Arthritis is a leading cause of pain, illness and disability. Sheldon Caines, Australian Institute of Fitness NSW/ACT Massage Lead Coach, explains how Personal Trainers should approach a client with arthritis.
Arthritis is often referred to as a single disease, but it actually covers more than 100 medical conditions that affect the musculoskeletal system. Osteoarthritis is one of the most significant of these musculoskeletal problems. Symptoms of arthritis can include pain, stiffness, inflammation and damage to joint cartilage.
Contrary to popular belief arthritis is not a normal occurrence of ageing. However, it is strongly related to the physiologic responses to ageing.
With approximately 3.85 million Australians presenting with arthritis, it is an issue you’re almost certainly going to come across as a Personal Trainer.
Weight bearing joints such as the lower back, hips, knees and ankles are typically affected, and the greatest challenge to those suffering from arthritis is overcoming the discomfort of movement. Typically the client will avoid provoking the pain and you will see marked declines in strength, endurance, range of movement and cardiovascular health. This decreased physical and functional capacity becomes problematic when the client carries out activities associated with everyday living and independence.
The good news is that physical and manual therapies, such as those provided by fitness professionals, contribute significantly to the improvement and maintenance of these very parameters!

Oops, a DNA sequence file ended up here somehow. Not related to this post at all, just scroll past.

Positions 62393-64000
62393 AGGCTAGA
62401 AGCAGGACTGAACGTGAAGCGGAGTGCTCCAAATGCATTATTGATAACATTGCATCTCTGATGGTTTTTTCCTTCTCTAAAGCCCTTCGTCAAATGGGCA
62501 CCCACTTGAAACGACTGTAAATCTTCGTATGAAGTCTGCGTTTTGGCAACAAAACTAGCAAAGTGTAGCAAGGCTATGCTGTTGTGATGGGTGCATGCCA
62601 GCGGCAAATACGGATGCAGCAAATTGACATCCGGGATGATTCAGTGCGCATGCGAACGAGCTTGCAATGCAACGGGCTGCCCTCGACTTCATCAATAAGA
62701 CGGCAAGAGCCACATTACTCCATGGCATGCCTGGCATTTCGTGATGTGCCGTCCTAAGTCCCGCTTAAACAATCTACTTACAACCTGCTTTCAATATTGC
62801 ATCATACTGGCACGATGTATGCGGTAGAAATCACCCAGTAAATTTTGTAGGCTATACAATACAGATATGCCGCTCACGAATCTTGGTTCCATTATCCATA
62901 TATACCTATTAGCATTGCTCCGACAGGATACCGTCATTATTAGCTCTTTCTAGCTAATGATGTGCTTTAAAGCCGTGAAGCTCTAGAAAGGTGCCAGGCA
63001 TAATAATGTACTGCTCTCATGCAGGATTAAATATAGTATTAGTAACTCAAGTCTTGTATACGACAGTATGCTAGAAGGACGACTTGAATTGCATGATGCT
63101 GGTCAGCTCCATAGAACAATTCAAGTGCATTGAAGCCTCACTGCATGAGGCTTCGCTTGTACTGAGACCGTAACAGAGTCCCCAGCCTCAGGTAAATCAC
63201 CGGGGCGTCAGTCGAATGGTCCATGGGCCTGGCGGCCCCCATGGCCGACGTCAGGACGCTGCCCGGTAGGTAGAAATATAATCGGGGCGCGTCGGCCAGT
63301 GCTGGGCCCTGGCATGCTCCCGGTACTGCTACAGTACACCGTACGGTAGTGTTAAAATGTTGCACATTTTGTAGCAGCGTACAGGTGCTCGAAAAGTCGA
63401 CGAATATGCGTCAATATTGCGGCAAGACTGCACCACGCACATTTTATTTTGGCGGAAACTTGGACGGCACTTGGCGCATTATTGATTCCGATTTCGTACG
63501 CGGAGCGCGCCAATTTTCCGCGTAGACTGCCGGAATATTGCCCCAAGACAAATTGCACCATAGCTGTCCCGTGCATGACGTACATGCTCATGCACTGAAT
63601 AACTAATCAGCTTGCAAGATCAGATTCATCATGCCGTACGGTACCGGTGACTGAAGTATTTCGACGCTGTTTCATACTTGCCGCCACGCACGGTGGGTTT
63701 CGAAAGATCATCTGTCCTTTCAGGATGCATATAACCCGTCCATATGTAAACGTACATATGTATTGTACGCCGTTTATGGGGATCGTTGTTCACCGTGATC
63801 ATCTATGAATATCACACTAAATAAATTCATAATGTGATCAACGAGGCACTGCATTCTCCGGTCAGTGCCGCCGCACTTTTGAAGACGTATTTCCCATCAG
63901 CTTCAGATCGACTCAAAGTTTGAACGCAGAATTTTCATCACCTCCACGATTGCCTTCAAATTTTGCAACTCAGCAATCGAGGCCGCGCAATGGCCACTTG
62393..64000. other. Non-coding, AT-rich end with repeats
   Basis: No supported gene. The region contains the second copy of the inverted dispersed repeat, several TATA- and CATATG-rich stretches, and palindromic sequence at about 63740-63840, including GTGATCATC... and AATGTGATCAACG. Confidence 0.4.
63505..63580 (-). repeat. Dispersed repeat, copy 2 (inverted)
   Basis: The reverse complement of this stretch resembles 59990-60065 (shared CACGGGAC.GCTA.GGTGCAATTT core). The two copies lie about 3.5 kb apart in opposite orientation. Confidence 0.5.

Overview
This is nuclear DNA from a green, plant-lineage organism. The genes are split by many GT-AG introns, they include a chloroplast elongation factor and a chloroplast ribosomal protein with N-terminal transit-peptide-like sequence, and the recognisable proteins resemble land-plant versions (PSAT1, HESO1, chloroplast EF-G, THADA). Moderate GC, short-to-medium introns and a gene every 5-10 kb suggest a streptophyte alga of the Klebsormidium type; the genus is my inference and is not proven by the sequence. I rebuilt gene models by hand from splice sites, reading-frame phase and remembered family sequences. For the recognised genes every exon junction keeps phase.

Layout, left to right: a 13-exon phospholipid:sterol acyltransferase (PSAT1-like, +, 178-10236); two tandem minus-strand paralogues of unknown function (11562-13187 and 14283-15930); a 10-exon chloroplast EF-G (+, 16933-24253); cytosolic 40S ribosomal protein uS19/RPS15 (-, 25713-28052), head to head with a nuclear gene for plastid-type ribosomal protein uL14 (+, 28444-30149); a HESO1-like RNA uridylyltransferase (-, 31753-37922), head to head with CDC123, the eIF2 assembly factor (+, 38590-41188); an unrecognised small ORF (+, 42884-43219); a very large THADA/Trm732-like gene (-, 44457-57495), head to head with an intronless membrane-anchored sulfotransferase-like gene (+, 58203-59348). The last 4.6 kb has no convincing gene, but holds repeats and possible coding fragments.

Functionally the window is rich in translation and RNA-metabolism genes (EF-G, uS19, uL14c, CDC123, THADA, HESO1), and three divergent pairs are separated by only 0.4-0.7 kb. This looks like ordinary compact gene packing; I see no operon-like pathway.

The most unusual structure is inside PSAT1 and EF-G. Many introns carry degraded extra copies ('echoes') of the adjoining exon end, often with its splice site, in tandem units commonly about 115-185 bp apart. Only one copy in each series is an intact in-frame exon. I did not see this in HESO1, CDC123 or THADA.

As with any exercise program, the importance of pre-exercise screening cannot be underestimated. Establishing baseline measures for clients with osteoarthritis may yield inaccurate results in the event of cessation due to pain or fatigue. The fitness professional should ensure adequate recovery between testing protocols to avoid symptomatic exacerbation.
If in doubt, ask yourself, Does the risk of testing outweigh the potential benefits derived from the exercise program? If so, the test should not be performed.
Methodically planning your testing procedures is important. You may wish to assess: pain and functional limitations, physical function or performance, and muscle function and cardiovascular function.
No one knows you client like your own client! So let them tell you how they feel using self-report questionnaires and visual scales to identify painful areas. Specific to osteoarthritis is the Western Ontario and McMasters Universities Osteoarthritis Index.
There are numerous methods of determining physical performance. The following are specific to osteoarthritis:
When conducting tests for strength, power, contraction speed and endurance it is important to consider the potential neural involvement which may alter the muscle’s ability to maximally perform due to joint pain and inhibition. Isometric, isotonic and isokinetic measures may be appropriate in this instance.
Generally, clients with osteoarthritis tend to be deconditioned peripherally as opposed to centrally. Most clients will be able to accomplish a graded exercise test with minimal symptoms. Treadmill walking may result in cessation due to pain in any weight bearing joints, so non weight bearing activities such as a cycle ergometer may deliver more accurate measure of cardiovascular function.
The most appropriate and beneficial exercise prescription for individuals with arthritis appears to be that of a progression from flexibility and muscle function to aerobic exercise combined with functional activities.
It is important to distinguish between exercising for an improvement in one’s functional capabilities and exercising for an improved level of fitness. As fitness professionals working in an aging population, the need to understand arthritis and similar conditions is increasingly important.